Ensuring that handling is always gentle and considerate helps us avoid situations that a cat would perceive as unpleasant.
We can also expect that a cat may not feel like being petted right now because it’s wanting to do something different or is just not in the mood.
How Do We Know If Our Feline Friend Is Enjoying Being Petted?
A cat who enjoys being petted is more likely to approach, lean into the scratches, and rub scent glands on her face into your hand. She may show bunting, kneading, and purring. Cats may also turn for long strokes along the cat’s back or scratches near the base of the tail.
How Do We Know If A Cat Is Not Enjoying Petting?
Some cats avoid human interaction, show fidget behavior, or make openly aggressive displays. Why? Some cats just don’t want to have a snuggle right now and would rather enjoy some fun playtime instead.
Factors affecting a cat’s present behaviour include: feeling too hot, being in a noisy environment, feeling hungry or thirsty, feeling unwell or painful, or just tired and wanting to go to sleep.
DO: Pay attention to your cat’s body language. This is the most accurate information at that particular point in time as to whether your cat will enjoy petting or not.
Also Read: What Your Cat’s Tail Can Tell You
DON’T: Force your cat to accept pats. This will end badly and may set up a pattern of interactions for the future when your cat is going to be more wary of you approaching.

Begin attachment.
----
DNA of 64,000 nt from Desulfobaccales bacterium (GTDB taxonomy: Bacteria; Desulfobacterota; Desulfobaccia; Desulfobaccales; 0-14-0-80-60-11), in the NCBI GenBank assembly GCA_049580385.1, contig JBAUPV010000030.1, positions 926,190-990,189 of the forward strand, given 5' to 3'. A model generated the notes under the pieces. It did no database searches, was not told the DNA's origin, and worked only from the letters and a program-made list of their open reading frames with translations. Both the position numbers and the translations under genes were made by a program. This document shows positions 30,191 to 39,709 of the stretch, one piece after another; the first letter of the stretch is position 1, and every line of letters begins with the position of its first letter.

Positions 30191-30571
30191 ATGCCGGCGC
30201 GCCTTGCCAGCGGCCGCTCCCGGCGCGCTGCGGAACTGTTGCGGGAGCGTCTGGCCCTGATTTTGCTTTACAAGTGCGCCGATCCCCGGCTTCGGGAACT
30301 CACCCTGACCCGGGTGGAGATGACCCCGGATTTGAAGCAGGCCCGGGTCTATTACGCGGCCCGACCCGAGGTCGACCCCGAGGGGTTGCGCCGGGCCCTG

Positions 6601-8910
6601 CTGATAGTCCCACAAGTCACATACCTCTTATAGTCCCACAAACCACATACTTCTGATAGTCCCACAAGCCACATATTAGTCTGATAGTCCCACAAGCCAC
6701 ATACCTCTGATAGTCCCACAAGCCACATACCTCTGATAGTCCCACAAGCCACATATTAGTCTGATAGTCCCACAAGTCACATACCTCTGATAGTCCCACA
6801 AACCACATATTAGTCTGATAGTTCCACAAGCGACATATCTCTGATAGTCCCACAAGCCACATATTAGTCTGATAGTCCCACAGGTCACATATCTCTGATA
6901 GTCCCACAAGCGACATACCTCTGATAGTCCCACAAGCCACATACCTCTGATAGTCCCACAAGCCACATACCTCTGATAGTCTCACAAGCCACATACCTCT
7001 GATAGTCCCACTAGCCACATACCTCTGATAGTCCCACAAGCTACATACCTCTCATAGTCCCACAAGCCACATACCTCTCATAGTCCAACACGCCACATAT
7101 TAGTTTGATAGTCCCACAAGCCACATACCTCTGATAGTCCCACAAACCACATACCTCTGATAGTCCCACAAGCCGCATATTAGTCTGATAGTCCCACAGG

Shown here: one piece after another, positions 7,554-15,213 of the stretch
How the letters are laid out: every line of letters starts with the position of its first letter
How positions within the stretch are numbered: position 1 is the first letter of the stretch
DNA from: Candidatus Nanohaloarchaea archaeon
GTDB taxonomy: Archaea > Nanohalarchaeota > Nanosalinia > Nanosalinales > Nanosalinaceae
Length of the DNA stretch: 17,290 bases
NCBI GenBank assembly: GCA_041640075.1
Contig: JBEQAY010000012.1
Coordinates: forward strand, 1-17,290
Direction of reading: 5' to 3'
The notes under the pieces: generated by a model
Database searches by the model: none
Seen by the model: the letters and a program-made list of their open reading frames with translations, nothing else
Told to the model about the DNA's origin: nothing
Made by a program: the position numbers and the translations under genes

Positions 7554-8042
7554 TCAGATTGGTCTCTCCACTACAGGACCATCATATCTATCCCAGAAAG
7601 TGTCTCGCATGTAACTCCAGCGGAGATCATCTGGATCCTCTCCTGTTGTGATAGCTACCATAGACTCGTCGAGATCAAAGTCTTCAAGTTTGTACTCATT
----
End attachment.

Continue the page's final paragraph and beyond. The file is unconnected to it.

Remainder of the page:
How to Pet Your Cat
Places to Pet Your Cat
Often, we cat owners make the mistake of thinking that cats are like mini dogs that should enjoy all the affection that we are willing to dish out to them. This is a mistake, for both dogs and cats.
Just as we have areas that we are comfortable touching and being touched by others, animals have those areas, too.
Cats are generally more likely to enjoy scratches near the sweet spots: under the chin, around the back of the ears, sometimes the top of the head, and long strokes along the back of the body.
This doesn’t mean that they will be comfortable with all people giving them scratches though, just as we don’t necessarily feel comfortable with being hugged by complete strangers on the street.
Pay Attention To Your Cat’s Body Language
We also need to be aware that some cats may enjoy petting for a longer time than others, just as we would feel comfortable with a pre-covid handshake rather than a long embrace when meeting someone new.
Paying attention to body language like a stiffened body, shifting weight away or a tail beginning to twitch, tells us that the cat has had enough and now is the time to stop.